Date of this Version
The past is the best predictor of the future. This simple postulate belies the complex neurobiological mechanisms that facilitate an individual’s use of memory to guide decisions. Previous research has shown integration of memories bias decision-making. Alternatively, memories can prospectively guide our choices. Here, we elucidate the mechanisms and timing of hippocampal (HPC), medial prefrontal cortex (mPFC), and striatal contributions during prospective memory-guided decision-making. We develop an associative learning task in which the correct choice is conditional on the preceding stimulus. Two distinct networks emerge: (1) a prospective circuit consisting of the HPC, putamen, mPFC, and other cortical regions, which exhibit increased activation preceding successful conditional decisions and (2) a concurrent circuit comprising the caudate, dorsolateral prefrontal cortex (dlPFC), and additional cortical structures that engage during the execution of correct conditional choices. Our findings demonstrate distinct neurobiological circuits through which memory prospectively biases decisions and influences choice execution.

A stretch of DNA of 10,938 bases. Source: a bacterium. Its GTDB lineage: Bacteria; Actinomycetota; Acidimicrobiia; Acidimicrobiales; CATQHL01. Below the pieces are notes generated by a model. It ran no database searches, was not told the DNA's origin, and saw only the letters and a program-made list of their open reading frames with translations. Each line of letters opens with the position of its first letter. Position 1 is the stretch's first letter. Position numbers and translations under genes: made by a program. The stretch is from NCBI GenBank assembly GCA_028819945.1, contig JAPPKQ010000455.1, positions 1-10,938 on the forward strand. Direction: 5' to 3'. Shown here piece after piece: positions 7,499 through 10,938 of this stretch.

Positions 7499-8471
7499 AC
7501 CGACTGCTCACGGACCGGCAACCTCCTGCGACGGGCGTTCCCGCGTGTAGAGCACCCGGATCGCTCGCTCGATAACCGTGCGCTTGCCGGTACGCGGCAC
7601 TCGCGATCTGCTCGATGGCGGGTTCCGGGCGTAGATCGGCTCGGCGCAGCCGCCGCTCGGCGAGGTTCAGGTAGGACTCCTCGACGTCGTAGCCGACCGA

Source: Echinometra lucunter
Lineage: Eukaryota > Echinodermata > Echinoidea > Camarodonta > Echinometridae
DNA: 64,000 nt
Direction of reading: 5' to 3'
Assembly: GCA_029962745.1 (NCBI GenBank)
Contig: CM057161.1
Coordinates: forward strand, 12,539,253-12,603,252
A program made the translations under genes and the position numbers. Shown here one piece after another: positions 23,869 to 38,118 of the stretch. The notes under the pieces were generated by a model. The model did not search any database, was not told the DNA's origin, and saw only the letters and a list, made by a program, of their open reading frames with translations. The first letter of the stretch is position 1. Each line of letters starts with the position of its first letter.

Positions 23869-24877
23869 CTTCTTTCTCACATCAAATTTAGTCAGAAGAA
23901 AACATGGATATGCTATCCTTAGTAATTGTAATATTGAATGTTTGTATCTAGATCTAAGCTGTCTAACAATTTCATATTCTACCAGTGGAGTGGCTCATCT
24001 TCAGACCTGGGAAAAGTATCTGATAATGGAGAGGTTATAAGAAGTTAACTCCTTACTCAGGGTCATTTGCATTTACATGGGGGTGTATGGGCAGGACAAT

Creative Commons License
This work is licensed under a Creative Commons Attribution-Noncommercial-No Derivative Works 4.0 License.
Hamm, Amanda G. and Mattfeld, Aaron T., "Distinct Neural Circuits Underlie Prospective and Concurrent Memory-Guided Behavior" (2019). Department of Psychology. 13.
In Copyright. URI: http://rightsstatements.org/vocab/InC/1.0/
This Item is protected by copyright and/or related rights. You are free to use this Item in any way that is permitted by the copyright and related rights legislation that applies to your use. For other uses you need to obtain permission from the rights-holder(s).